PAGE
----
Bombarded Consumers – Youth

Bombarded Consumers:  Youth

Relentlessly pursued by advertisers, incessantly targeted by the media and at the forefront of every single major promotional campaign going, in a crowded marketplace attracting the attention of young people and compelling them to put their hand in their pocket and paying money for the latest must-have item is of paramount importance. However, consumer societies and associations the world over seem content to neglect and dismiss the thoughts and opinions of this highly-sought yet largely silent section of the purchasing population.

From a very young age, children are subjected to a barrage of adverts and promotional material that leads them to harassing their parents into buying the latest toy, gadget or must-have electronic device. Their parents, in order for their children not to feel left out, succumb to their offspring’s demands and, despite knowing that the product in question will probably end up gathering dust in their child’s bedroom within days, continue to indulge and give in to their son or daughter’s consumer needs. As children grow into young adults, this vicious cycle never breaks. If anything, with the advent of social media and their chronic addiction to sites such as Facebook and Twitter, youths today not only find themselves struggling to keep up with their peers, but with celebrities predilection for selfies and vine videos cluttering up their pages and timelines, young people these days have no qualms about spending all of their savings or a whole month’s wage packet on buying the latest product endorsed by reality TV starlets or hot shot footballers. From copying their clothes to their hairstyles and tattoos, it seems that young people today will stop at absolutely nothing to look like their favourite celebrity – even if it means crippling themselves financially. But who needs savings and pension plans in the age of David Beckham and the Kardashians?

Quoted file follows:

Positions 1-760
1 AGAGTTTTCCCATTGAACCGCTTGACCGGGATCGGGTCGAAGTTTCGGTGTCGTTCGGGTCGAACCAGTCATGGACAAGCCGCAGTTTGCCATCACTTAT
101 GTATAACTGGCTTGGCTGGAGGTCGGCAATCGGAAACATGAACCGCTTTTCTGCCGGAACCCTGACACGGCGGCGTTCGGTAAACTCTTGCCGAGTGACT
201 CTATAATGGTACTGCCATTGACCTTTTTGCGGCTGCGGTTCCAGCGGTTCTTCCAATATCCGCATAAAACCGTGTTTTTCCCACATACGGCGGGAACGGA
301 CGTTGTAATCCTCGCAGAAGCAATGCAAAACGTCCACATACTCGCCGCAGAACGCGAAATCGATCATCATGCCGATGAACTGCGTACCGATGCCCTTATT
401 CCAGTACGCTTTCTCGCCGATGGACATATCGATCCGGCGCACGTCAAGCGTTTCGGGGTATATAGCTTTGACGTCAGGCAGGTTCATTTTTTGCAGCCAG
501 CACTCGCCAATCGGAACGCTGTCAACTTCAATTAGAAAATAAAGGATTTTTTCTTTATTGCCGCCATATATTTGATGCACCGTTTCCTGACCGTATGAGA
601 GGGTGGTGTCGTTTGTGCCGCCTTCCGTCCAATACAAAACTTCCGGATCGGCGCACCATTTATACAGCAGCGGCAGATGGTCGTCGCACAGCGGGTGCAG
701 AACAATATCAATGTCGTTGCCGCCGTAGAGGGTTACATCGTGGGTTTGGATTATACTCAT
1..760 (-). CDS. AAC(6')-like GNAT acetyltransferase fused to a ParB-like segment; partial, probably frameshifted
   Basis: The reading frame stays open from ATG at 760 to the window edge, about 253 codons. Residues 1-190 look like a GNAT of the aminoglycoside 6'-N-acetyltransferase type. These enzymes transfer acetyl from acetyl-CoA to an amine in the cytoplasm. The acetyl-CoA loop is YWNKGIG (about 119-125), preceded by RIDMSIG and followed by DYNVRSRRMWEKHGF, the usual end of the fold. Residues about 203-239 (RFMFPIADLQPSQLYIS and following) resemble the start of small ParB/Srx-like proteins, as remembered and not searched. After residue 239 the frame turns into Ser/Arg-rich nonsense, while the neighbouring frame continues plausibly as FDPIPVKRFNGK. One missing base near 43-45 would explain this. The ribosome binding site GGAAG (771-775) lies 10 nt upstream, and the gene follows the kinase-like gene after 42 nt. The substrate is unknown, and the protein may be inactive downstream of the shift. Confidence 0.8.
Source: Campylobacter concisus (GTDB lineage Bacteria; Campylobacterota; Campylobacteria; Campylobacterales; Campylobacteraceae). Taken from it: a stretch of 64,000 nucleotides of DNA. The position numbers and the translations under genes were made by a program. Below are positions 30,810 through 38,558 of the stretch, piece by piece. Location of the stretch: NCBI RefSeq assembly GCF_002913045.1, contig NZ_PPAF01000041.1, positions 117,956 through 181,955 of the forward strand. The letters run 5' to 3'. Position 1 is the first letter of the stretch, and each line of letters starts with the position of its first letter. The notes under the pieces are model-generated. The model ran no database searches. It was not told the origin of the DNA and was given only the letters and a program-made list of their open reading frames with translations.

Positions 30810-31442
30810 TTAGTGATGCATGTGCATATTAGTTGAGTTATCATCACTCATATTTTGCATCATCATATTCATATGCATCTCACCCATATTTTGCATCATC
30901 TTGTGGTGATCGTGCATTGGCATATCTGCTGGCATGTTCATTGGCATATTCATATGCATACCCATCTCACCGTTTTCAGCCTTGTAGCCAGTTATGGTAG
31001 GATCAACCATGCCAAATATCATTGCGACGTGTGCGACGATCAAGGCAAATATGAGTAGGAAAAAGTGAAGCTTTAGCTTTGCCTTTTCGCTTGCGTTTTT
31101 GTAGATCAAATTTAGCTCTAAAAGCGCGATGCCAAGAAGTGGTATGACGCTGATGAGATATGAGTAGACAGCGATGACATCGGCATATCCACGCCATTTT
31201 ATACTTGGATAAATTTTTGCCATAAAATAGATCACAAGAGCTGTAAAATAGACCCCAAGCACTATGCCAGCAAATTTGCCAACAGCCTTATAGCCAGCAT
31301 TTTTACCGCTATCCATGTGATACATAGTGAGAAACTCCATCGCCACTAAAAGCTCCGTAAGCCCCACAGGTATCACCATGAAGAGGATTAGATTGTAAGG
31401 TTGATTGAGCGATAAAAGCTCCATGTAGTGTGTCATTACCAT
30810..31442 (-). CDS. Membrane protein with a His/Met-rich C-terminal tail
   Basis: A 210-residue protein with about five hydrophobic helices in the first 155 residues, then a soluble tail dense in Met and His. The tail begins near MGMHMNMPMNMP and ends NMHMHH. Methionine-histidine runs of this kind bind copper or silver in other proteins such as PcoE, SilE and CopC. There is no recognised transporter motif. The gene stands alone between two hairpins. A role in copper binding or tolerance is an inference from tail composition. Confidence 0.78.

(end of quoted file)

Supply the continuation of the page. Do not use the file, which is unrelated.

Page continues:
Nights out on the town bring their own financial woes. With limited entertainment options available locally, young people today – already under pressure from their peers to appear cool and financially solvent – must pay exorbitant prices for drinks in bars, clubs and pubs when buying multiple rounds of drinks for their friends. As bringing your own bottle on a night out is strictly forbidden – not to mention illegal and seriously uncool – youths today must pay whatever price is decreed by bar owners for their alcoholic beverages.

Exploiting young people’s vulnerability, insouciance and lack of perception in an uber consumeristic society has now become common practice. Will society persist in taking advantage of them? Are they happy with the way the marketplace is treating them? Do they want a change? Or do they just care about blending in with their peers by buying the latest must-have gadget, copying their favourite celebrity’s hairstyle and not standing out from the crowd?

The customer is always right is an old adage that has been repeated ad nauseum, but does this hold true when the consumer cannot tell – or refuses to tell – right from wrong?

David Bonello